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Israel begins construction of fence on West Bank border

By Wolf Blitzer

Israeli soldiers patrol along a wall Israel has already built on the western edge of the West Bank town of Qalqilya, Wednesday.

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Jerusalem (CNN) -- The Israeli argument is simple: As the poet Robert Frost said: "Good fences make good neighbors."

And so, the Israelis have started building a fence that eventually will continue for more than 200 miles -- roughly coinciding with Israel's 1967 border with the West Bank. But there are several major detours to ensure that Ariel, Immanuel and other major Jewish settlement communities on the West Bank are on the Israeli side of the fence.

Surveyed from the air, it's a massive project. It's eventual cost: an estimated $220 million.

The Israelis say they need this fence to prevent Palestinian suicide bombers and other terrorists from crossing into populated Israeli centers. Most of the infiltrators, they say, have come from the West Bank.

Israel already has a fence encircling Gaza. Officials say there have been virtually no infiltrations from there.

Construction in this phase of the project began this week and is now on-going near Jenin, Bethlehem and other towns and cities along the Israeli-West Bank border. Once completed, the barrier will actually be a combination of fences, walls, ditches, patrol roads and electronic surveillance devices. The first 68 miles of the barrier is scheduled to be finished within a year.

Most Palestinians say they hate the fence -- in part because it will make it more difficult for them to get to desperately needed jobs in Israel. It will also -- at various locations -- divide Palestinian farms and villages.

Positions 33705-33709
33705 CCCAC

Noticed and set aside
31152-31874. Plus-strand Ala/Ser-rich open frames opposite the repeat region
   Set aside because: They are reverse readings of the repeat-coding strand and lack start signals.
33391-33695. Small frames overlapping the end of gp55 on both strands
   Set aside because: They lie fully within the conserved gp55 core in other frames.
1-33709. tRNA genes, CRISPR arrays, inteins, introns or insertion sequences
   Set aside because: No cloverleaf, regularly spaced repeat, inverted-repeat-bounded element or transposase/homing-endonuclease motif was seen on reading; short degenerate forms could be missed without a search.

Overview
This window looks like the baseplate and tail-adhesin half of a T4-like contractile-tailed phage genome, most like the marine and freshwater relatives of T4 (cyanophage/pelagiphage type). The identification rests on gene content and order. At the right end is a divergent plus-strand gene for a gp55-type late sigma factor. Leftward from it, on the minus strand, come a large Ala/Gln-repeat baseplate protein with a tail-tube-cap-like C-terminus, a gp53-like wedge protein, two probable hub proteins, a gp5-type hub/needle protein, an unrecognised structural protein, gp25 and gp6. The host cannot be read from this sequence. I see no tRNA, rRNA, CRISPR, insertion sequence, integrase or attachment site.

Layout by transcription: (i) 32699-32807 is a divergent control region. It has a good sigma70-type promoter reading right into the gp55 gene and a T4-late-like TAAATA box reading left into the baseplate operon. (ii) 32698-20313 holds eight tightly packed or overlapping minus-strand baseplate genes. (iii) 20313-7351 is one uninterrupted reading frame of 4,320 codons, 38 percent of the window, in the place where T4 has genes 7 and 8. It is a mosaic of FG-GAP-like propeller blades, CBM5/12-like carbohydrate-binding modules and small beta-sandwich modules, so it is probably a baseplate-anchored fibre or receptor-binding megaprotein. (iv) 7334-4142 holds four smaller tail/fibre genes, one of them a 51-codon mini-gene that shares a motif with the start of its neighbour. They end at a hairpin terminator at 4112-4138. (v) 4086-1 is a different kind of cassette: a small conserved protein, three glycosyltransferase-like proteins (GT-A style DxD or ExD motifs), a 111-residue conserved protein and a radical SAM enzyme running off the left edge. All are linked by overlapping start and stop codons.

Many Palestinians believe that maintaining exchange between Israel and the West Bank is essential -- and some say that people will try to cross the border when and where they want to regardless of the fence.

"Even the wall of Berlin -- the big wall -- the people there were jumping over it to the other side to look for work and this fence compared with the Berlin Wall is nothing," a Palestinian shepherd told us.

"The fence will not help," another man said. "Everyone who wants to cross can do it."

Israelis we spoke to acknowledge it won't provide 100 percent protection but they insist it will help in the short term. The only long-term solution, they say, is peace.

"I think you have to get to an agreement with the other side. I hope this is what they'll do," one man told us.

An Israeli woman we spoke to dismissed the fence as window dressing: "What you need is a real peace agreement and not a fence. It is not the solution, I think."

But Israeli government officials say seven-year-old Naomi Leibowitz would be alive today if that fence had been completed. Her father was driving her and her three-year-old sister in central Israel this week -- not far from the West Bank town of Qalqilyah. They say a Palestinian gunman crossed into Israel and shot them. Her father and sister survived. A fence, the Israelis say, could have prevented the incident.

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